Elixir Code listings and snippets in LaTeX?

Hi guys! Has anyone found (or has a way) to insert good Elixir code listing and snippets in LaTeX? Something with automatic color highlights. I’m using the listings package and while it’s got support for a ton of languages (including Erlang) it does not have for Elixir :frowning2:

I guess I could always insert them as images although I don’t find that to be very correct for a formal document.

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I do not believe there exists a library for LaTeX that does Elixir-highlighting right now. However, as Elixir’s syntax is actually quite regular (i.e. there are not a lot of edge-cases), creating such a library should not be extremely difficult (but, you know, still difficult). There do exist syntax highlighting packages for Sublime, Atom, Emacs and the likes, so maybe some of their logic could be ported to a LaTeX library.

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Yeah I guessed there wouldn’t be a package for it. Although I’ve been experimenting and I think the Ruby highlight should be okayish!

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If you do not fear \write18 and have a recent version of pygments installed, you can use minted package.

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I’m actually writing a paper on concurrency and I’m using tons of Elixir code. :smile:

I’m using the listings package and created a definition for the Elixir lang.

Some things like atoms and module attributes don’t work quite like I would prefer, but it is better than creating images and pasting then all the time :fearful:

Here’s the definition:

\lstdefinelanguage{elixir}{
	morekeywords={case,catch,def,do,else,false,%
		use,alias,receive,timeout,defmacro,defp,%
		for,if,import,defmodule,defprotocol,%
		nil,defmacrop,defoverridable,defimpl,%
		super,fn,raise,true,try,end,with,%
		unless},
	otherkeywords={<-,->},
	sensitive=true,
	morecomment=[l]{\#},
	morecomment=[n]{/*}{*/},
	morestring=[b]",
	morestring=[b]',
	morestring=[b]"""
}

And here’s the rendered result:

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I made some minor changes to this, and ended up with highlighted keywords. The only downside is that a keyword needs to be followed by a space to make the parser happy.

\lstdefinelanguage{elixir}{
    morekeywords={case,catch,def,do,else,false,%
        use,alias,receive,timeout,defmacro,defp,%
        for,if,import,defmodule,defprotocol,%
        nil,defmacrop,defoverridable,defimpl,%
        super,fn,raise,true,try,end,with,%
        unless},
    otherkeywords={<-,->, |>, \%\{, \}, \{, \, (, )},
    sensitive=true,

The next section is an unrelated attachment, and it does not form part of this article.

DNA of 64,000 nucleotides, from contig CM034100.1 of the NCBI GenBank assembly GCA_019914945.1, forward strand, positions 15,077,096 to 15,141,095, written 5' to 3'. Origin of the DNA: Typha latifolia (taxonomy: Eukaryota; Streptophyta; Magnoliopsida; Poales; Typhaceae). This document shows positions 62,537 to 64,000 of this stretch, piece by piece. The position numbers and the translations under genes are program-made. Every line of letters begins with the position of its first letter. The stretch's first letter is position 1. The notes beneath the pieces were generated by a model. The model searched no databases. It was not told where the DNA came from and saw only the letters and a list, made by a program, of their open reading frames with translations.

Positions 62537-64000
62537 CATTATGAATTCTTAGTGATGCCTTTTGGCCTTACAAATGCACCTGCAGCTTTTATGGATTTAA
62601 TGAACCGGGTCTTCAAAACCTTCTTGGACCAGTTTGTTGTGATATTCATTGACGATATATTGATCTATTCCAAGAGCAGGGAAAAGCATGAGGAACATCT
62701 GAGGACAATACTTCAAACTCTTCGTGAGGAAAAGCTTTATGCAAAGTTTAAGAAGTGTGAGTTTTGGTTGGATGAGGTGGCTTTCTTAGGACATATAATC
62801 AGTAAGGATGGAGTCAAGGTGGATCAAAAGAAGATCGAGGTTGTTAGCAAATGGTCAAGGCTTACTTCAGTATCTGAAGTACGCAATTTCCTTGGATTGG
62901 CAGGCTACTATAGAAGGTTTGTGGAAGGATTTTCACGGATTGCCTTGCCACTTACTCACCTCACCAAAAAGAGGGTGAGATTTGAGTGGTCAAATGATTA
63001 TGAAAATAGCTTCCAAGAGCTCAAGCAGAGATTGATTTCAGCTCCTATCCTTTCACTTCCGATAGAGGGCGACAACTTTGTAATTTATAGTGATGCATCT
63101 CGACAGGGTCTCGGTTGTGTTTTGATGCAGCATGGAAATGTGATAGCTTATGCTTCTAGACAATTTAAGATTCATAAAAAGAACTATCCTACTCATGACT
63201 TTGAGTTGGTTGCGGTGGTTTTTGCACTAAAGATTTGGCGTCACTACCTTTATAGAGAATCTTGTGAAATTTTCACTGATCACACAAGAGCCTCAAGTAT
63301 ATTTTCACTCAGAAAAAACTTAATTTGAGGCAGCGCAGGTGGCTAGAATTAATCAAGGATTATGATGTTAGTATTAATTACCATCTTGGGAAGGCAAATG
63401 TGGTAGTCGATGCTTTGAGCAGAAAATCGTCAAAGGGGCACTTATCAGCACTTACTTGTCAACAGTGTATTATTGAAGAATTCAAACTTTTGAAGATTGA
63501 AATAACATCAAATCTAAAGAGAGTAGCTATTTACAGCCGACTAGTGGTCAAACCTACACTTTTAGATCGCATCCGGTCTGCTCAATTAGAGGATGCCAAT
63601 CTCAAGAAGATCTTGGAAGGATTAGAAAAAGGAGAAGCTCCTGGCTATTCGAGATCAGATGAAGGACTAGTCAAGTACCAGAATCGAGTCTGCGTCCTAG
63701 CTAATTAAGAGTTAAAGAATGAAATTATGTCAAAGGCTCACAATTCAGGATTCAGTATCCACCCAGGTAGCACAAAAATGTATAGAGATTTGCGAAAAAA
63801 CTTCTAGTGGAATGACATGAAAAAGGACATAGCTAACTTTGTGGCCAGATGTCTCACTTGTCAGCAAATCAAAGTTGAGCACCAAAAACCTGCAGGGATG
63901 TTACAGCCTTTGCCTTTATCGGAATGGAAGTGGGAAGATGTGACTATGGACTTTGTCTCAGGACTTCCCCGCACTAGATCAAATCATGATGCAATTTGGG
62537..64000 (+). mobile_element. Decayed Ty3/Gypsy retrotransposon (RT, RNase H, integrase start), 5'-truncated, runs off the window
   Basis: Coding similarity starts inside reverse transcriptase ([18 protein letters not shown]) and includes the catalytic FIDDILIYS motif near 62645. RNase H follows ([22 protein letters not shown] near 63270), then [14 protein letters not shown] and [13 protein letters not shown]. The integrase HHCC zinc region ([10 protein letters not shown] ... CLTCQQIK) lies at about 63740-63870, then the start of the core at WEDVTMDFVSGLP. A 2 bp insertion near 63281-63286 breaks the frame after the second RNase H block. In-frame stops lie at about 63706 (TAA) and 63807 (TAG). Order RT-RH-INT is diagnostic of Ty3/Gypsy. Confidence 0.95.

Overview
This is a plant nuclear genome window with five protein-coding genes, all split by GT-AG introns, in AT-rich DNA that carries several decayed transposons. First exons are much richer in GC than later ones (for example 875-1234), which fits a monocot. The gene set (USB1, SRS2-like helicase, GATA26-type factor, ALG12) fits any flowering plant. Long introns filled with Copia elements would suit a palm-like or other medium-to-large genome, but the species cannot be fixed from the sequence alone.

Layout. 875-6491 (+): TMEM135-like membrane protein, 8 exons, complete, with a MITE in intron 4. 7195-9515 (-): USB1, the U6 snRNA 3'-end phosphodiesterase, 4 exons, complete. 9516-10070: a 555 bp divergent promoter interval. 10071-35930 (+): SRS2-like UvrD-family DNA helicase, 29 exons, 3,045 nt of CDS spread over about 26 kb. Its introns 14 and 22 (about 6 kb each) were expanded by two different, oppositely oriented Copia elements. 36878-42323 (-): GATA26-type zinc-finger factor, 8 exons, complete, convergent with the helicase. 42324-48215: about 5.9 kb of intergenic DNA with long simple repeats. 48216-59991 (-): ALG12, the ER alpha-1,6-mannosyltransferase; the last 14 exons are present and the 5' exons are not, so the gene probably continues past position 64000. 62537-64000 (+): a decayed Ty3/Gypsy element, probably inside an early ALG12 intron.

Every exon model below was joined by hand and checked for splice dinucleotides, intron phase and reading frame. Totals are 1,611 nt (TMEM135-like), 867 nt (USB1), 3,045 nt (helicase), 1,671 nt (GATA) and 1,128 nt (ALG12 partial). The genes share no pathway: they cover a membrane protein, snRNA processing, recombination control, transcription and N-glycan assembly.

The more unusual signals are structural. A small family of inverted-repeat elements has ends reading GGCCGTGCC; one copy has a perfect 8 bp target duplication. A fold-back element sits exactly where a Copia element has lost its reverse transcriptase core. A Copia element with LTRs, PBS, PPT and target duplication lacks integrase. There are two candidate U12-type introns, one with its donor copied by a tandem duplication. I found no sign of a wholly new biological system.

morecomment=[l]{\#},
    morecomment=[n]{/*}{*/},
    morecomment=[s][\color{purple}]{:}{\ },
    morestring=[s][\color{orange}]"",
    commentstyle=\color{commentgreen},
    keywordstyle=\color{eminence},
    stringstyle=\color{red},
	showstringspaces=false,
}

I have put an entire minimal example online here: https://gist.github.com/m1dnight/95f405c9c41f208a16df0a68b6ccbfda

The rendered output looks as follows:

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You could always write a latex macro to call out to @tmbb’s syntax highlighter or so too, I think you could plug in a new backend to generate latex out pretty easily?

Sure, and that would allow you to be much more precise in complex bits of syntax, such as sigils and string interpolation. It woukd require packaging Makeup’s highlighter into an escript that highlights the input given by stdin. That’s a little beyond my elixir skills right now (I don’t use Elixir for scripting), but it can be done.

Sure. For someone who knows tex and latex well it can be done in an afternoon. The token format returned by the makeup lexers is stable (although not documented outside the source code, because I can’t think of a way to document them better) and is considered part of the public API, so writing a LaTeX formatter would be easy (again, assuming you’re a TeX pro, which i am not).

Your best bet, if you can read and write Python, is to translate the formatter from Pygments xD (most of Makeup is a blatant rippoff of Pygments anyway)

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If you really want proper highlighting, there is always the minted[1] package, which works great. However, I had a hard constraint on lstlistings, so I could not use it.

I think that if we were to improve the highlighting, we should improve no pygments, the backend that is used by minted in latex.

[1] https://www.sharelatex.com/learn/Code_Highlighting_with_minted

Indeed, but Makeup is a much better highlighter for elixir. You can replicate Makeup’s pexer in Pygments, but it’s hard because of Pygment’s “weird” architecture.

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There is another option to do it: a vim plugin to generate listings with colorscheme of vim. It does not depend on syntax highlighting of listings and we can utilize syntax highlighting in vim for LaTeX:) The output looks quite beautiful.

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